Cefalù Cathedral
the facade and the portico

The senses tell the facade and the portico

sight
A fortress church

The main façade, rising to the west, is enclosed between two imposing square towers with a pyramid-shaped apex. They are a reminder of its original function as Ecclesia Munita, a fortress church, with a series of multi-level walkways, now uncovered, built within the thickness of the walls, connecting the two towers to the transept, in defence of the Cathedral.

touch
Magister Ambrosius of Como

Hands feel the coldness of the stone as they graze the front elevation of the Cathedral. Restored at the end of the 15th century, it houses the protruding body of the tetra-style portico, made by the magister Ambrosius da Como. It is subdivided into three large arches, two lateral pointed arches and a central full-centre one, supported by four columns. The dynamism of the ribbed cross vaults permeating the roof of the portico is reminiscent of the decorations on the ancient gate. Dating back to the second half of the 12th century, the gate is still a fine example of architecture today, although time has compromised the sculptural work by master stone carvers from the Romanesque period.

hearing
The Path to Salvation Begins

After gathering in the square and sadly walking down the steps, the faithful pass through the royal gate, or Porta Regum, and enter the timeless and pathos-filled atmosphere of the Cefalù Cathedral. The chatter outside contrasts with the absolute and spiritual silence that reigns inside the building, before the religious services begin. People gather in emotional personal prayer as they turn, with joined hands, to the grandiose Christ Pantocrator.

The Great Presbytery: a unique space for the cathedral

The side aisles

A space between the visible and the invisible

Roger II’s strategic design

Thirteenth-century iconography decorates the nave’s wooden ceiling, designed with new solutions

The architectural modifications ti the cathedral building after the death of Roger II and the transformations of the cloister

The longest aisle

The Great Restoration

The cultural substrate through time

Beyond the harmony of proportions

Norman religious architecture with islamic influences in Sicily

The southern portico

A new Cathedral

The dialogue between the architectures of the monumental complex

A mixture of styles pervades the floor decorations

Layers of different cultures decorate the external apses

The cemetery of kings

The Chapel of the Kings

The plasticism of the main portico and Bonanno Pisano’s Monumental Bronze Door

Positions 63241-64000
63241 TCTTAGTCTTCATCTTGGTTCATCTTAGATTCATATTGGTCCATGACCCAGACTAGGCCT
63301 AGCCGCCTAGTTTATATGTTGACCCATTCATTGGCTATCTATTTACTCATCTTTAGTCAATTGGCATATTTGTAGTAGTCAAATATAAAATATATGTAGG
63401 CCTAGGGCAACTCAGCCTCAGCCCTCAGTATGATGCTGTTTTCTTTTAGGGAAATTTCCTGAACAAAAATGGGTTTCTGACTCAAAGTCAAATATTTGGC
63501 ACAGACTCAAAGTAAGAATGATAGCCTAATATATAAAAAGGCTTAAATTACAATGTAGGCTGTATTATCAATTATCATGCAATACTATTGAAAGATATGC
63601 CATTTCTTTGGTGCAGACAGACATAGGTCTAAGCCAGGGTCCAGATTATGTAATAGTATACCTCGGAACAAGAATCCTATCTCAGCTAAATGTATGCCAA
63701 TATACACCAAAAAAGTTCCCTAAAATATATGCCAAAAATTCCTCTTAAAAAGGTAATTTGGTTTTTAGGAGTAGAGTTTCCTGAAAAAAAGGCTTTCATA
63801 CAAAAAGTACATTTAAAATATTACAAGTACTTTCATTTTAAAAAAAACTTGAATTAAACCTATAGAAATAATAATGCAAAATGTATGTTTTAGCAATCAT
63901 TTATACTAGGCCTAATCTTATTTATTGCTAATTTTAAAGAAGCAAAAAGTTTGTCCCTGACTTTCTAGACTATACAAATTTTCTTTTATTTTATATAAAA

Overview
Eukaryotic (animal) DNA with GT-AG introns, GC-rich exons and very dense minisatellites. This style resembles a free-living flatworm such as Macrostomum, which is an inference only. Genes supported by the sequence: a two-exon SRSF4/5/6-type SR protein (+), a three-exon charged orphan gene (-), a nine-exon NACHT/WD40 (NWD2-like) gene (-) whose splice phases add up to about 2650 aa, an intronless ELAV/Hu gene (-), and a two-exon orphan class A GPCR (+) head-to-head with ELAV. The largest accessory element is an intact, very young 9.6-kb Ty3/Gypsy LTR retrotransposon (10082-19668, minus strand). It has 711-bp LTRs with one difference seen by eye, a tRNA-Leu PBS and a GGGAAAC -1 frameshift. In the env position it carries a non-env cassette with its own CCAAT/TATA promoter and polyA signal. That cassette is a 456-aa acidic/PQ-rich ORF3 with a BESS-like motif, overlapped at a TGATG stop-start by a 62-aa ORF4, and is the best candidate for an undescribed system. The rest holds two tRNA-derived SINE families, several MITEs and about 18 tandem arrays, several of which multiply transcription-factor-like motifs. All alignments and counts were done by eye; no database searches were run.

The construction of Monreale Cathedral: between myth and history

The balance between architecture and light

Under the crosses of the Bema

Artistic elements in Peter’s ship

From the Mosque to the Cathedral

The mosaics of the apses

Squaring the circle

The area of the Sanctuary

Characteristics of religious architecture in the romanesque period

The towers facing the facade used as bell towers

The mosaics of the presbytery

A compositional design that combines nordic examples with new artistic languages, over the centuries

Interior decorations

A palimpsest of history

The Cefalù cathedral: a construction yard undergoing a change between a surge of faith and control over the territory

The transformations of the hall through the centuries

The original design

Survey of the royal tombs

The Cathedral over the centuries

Mosaic decoration

The columns of the nave: the meticulous study of the overall order

A remarkable ceiling

The rediscovered chapel

Two initially similar towers, varied over time

A tree full of life

The side Portico: a combination of elegance and lightness of form

The marble portal: an intimate dialogue between complex ornamental aspects and formal structure

Gardens and architecture as a backdrop to the city of Palermo

The towers and the western facade

The chapel of the crucifix: an artistic casket based on a previous model

A controversial interpretation

The decorated facade

The stone bible

A polysemy of high-level artistic forms and content

Roger II of hauteville: a sovereign protected by God

Ecclesia munita

The senses tell Context 1

Biblical themes enlivened by the dazzling light of the stained – glass windows overlooking the naves

The chystro: a place between earth and sky

The Chapel of St. Mary Magdalene

The chapel of St. Benedict

A Northern population

The chorus: beating heart of the cathedral

Palermo: the happiest city

The liturgical spaces of the protesis and the diaconicon

The chapel of san Castrense: an important renaissance work

The king’s mark

A cloister of accentuated stylistic variety

The Gualtiero Cathedral

The lost chapel

Worship services

Porphyry sarcophagi: royalty and power

Tempus fugit: a strategic project implemented in a short period of time

Cefalù: settlement evidence through time

A chapel by an unknown designer based on repeated symmetries

The beginning of the construction site

The links between the hauteville family and the monastic orders in Sicily

The paradisiacal “Conca d’oro” that embraces Palermo: a name with countless faces through time

The Bible carved in stone

The medieval city amidst monasticism and feudal aristocracy

The Virgin Hodegetria

Transformations over the centuries

The Kings’ Cathedrals

From the main gate to the aisles: an invitation to a journey of faith